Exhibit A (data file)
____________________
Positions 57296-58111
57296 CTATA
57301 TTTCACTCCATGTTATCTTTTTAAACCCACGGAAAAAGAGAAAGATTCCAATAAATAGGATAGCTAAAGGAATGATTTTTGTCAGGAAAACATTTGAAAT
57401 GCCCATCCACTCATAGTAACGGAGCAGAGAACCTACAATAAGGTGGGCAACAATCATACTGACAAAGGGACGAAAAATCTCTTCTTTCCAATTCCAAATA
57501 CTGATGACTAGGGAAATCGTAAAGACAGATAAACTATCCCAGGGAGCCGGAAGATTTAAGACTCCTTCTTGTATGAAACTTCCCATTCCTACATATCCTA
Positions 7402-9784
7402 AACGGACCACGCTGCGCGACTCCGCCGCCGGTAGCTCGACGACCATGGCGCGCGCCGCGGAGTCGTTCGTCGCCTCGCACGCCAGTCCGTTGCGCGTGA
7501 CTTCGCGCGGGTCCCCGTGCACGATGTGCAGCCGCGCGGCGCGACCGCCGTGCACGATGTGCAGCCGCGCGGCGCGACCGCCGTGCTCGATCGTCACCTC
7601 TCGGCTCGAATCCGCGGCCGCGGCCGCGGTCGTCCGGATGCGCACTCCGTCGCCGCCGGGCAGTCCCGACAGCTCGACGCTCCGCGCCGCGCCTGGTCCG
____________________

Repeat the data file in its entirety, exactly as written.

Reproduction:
Positions 57296-58111
57296 CTATA
57301 TTTCACTCCATGTTATCTTTTTAAACCCACGGAAAAAGAGAAAGATTCCAATAAATAGGATAGCTAAAGGAATGATTTTTGTCAGGAAAACATTTGAAAT
57401 GCCCATCCACTCATAGTAACGGAGCAGAGAACCTACAATAAGGTGGGCAACAATCATACTGACAAAGGGACGAAAAATCTCTTCTTTCCAATTCCAAATA
57501 CTGATGACTAGGGAAATCGTAAAGACAGATAAACTATCCCAGGGAGCCGGAAGATTTAAGACTCCTTCTTGTATGAAACTTCCCATTCCTACATATCCTA
Positions 7402-9784
7402 AACGGACCACGCTGCGCGACTCCGCCGCCGGTAGCTCGACGACCATGGCGCGCGCCGCGGAGTCGTTCGTCGCCTCGCACGCCAGTCCGTTGCGCGTGA
7501 CTTCGCGCGGGTCCCCGTGCACGATGTGCAGCCGCGCGGCGCGACCGCCGTGCACGATGTGCAGCCGCGCGGCGCGACCGCCGTGCTCGATCGTCACCTC
7601 TCGGCTCGAATCCGCGGCCGCGGCCGCGGTCGTCCGGATGCGCACTCCGTCGCCGCCGGGCAGTCCCGACAGCTCGACGCTCCGCGCCGCGCCTGGTCCG